By Aarian Marshall
WASHINGTON, June 25, 2014 – FDA Deputy Commissioner for Foods Michael Taylor said yesterday that his agency in undergoing a “cultural shift” as part of the implementation of the 2010 Food Safety Modernization Act (FSMA).
His remarks, in the keynote address at the International Dairy Food Association’s Regulatory Roundup yesterday in Washington, indicated FDA’s new regulations will see the agency become more proactive about maintaining food safety -- just what Congress intended in revamping the rules in 2010.
FSMA implementation includes “a strategic shift for FDA, from a traditional approach of conducting inspections, making observations and collecting evidence that prove violations [to] focusing less on enforcement and more on getting high rates of compliance with standards that by and large everyone agrees we should be operating under,” Taylor said.
Taylor also said FDA would focus on training more specialized inspectors. ”Instead of having a workforce with general investigators” -- ones that focus on drug enforcement one day and food safety inspections the next -- FDA is increasing a “specialized workforce with specialized training.”
As part of that specializing process, Taylor said FDA would also work to streamline the connections between in-field investigators and experts and administrators at national food safety offices. That way, investigators will know exactly where to go when they have specific questions about the inspection process.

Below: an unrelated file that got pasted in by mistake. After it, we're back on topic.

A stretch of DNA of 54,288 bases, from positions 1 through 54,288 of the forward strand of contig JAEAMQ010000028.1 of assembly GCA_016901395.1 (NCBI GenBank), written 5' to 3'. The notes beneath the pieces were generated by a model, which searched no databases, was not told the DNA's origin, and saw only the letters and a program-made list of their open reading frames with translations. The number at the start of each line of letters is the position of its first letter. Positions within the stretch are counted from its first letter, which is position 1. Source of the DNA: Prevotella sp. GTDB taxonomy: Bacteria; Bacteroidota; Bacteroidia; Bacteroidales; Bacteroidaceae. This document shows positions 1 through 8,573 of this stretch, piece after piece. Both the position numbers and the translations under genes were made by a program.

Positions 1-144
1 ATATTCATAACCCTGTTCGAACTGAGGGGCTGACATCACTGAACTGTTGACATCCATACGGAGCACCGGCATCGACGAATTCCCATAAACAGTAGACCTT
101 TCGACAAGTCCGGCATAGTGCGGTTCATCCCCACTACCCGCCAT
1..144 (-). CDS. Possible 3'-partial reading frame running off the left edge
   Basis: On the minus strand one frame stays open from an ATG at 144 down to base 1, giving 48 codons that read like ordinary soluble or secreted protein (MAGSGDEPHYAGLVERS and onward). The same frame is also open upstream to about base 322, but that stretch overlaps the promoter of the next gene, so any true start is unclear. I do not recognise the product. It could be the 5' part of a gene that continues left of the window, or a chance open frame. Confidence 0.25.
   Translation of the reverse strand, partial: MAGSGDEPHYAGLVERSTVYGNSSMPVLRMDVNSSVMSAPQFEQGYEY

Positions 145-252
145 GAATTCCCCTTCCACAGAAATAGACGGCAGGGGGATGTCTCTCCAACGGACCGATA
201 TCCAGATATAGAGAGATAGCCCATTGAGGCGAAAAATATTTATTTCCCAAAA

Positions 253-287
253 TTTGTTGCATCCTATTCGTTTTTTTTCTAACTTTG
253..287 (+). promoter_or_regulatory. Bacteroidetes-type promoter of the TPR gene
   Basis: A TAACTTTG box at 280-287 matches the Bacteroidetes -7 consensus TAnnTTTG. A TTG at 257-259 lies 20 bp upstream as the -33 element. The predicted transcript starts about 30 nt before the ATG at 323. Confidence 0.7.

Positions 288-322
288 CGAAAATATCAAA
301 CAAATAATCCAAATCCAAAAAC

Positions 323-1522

Still, Taylor indicated that FDA has not yet completed its revisions of two FSMA rules set to be released this summer. The produce rule and the preventative controls rules will be re-released sometime in the next two months, after agricultural, shipping and other groups asked the agency to make preliminary changes before completing the public comment process.
Taylor later demurred when asked to provide more specifics about FDA regulations on sodium. Last week, FDA Commissioner Margaret Hamburg told the Associated Press that the agency was still working on sodium rules. “We believe we can make a big impact working with the industry to bring sodium levels down, because the current level of consumption really is higher than it should be for health,” Hamburg said, according to reports. She also said the agency would publicly discuss the issue “relatively soon.”
Still, Taylor did not elaborate. “We’re working on it,” he said of FDA’s timeline, indicating the “dialogue” on the issue is “not a secret thing.”
“It’s a process we go through,” Taylor said. “We’re in that process of getting that finalized.”
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